At the same time I was struggling with post-surgery sciatica and back pain which resulted in me to undergo one major surgery to screw two flexible metal support on my lumbar spine earlier last year, then a minor surgical procedure to 'clean-up' the area around the implant, just a couple of months ago.

Well, let just say due to the pain I was suffering, I was screwed, literally, as well as metaphorically.

That basically sum my 2012. Plus, I decided to go bald.

Anyway, less than a month ago I went for a training on Excel VBA Fundamental. Tired of using so many nested functions and formulas in cells to do what I want to do in Excel all this while, I decided to go for this training.

I regretted attending that training... 7 years too late. This is probably the most useful corporate-sponsored training I ever attended since I started working with this Company. I started using VBA right away after coming back from the training.

Well, for those of you out there whose job uses a lot of MS Excel, I would recommend that you go for this course, provided that you already know and used some of the more 'advance' feature of the software. If you do not know how to use the pivot table or even the vlookup function correctly, don't bother.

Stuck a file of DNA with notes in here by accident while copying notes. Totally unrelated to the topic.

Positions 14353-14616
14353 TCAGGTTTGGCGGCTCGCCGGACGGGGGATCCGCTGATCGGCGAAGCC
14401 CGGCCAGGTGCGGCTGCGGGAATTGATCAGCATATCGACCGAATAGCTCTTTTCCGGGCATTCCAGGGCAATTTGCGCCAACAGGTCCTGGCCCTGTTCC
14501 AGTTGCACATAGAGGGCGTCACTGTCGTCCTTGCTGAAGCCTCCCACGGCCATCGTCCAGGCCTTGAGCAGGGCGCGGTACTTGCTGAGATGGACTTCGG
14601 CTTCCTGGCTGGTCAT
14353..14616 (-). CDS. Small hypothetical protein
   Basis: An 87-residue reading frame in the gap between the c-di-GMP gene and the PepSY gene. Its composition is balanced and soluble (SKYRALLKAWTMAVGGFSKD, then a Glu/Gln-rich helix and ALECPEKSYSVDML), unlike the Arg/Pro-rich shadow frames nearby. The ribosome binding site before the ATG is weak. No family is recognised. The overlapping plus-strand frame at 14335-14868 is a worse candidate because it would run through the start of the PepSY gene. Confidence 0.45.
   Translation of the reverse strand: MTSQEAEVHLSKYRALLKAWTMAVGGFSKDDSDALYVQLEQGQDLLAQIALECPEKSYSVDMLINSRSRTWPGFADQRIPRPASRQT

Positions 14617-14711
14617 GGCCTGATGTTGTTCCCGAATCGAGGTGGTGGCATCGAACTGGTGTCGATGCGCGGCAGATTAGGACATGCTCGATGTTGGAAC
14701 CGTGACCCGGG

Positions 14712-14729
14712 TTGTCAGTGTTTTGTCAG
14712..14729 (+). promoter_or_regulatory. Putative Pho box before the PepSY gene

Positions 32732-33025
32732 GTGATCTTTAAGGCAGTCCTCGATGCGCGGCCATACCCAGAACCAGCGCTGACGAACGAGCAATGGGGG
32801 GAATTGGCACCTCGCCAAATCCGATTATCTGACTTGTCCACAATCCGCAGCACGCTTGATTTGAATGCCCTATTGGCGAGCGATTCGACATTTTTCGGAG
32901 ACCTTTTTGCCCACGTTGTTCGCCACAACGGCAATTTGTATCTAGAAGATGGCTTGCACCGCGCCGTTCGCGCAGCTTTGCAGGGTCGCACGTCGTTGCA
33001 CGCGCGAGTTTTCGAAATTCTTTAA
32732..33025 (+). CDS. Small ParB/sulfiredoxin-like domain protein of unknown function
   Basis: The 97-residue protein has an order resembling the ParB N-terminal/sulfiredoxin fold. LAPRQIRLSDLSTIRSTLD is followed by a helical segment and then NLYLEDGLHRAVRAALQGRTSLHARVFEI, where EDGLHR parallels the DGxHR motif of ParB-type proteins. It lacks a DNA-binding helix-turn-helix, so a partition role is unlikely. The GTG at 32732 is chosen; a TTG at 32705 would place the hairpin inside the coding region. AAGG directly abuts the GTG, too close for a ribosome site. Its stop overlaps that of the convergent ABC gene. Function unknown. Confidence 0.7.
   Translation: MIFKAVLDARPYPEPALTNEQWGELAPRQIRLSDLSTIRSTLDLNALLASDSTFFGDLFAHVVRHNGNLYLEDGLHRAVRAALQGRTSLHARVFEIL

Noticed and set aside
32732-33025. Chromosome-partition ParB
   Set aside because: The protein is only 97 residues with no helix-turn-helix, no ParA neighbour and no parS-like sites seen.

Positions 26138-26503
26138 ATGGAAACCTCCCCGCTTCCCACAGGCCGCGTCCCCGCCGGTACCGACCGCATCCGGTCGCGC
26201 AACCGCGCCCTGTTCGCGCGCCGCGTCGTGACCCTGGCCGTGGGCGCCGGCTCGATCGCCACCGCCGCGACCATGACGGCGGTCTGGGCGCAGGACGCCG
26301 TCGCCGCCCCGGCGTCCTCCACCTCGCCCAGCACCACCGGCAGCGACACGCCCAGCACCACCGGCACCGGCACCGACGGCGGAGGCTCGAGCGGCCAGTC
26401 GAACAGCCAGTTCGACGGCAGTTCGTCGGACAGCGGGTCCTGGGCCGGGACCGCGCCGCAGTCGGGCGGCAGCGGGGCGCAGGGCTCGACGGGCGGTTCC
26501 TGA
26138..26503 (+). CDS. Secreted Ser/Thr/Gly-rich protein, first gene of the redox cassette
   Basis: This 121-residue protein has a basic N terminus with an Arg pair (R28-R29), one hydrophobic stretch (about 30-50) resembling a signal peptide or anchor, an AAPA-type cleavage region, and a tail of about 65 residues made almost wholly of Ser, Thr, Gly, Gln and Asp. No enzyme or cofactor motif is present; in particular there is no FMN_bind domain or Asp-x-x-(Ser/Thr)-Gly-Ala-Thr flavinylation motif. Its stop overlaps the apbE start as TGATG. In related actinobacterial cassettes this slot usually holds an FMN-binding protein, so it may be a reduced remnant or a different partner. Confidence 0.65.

Actually, I wanted to share my first decent VBA 'project' in this blog so that others can comment or learn something from it but since getting back from office today, I was too occupied with house chores. The codes is not fully completed yet, although I've managed to get it to do the things I wanted it to do.

Wait, what did you say? Just copy + paste the codes?


If one thing I learned from 2012 is this: try not to present half-cooked material to avoid you yourself from being cooked (or grilled) by your audience.

Good night.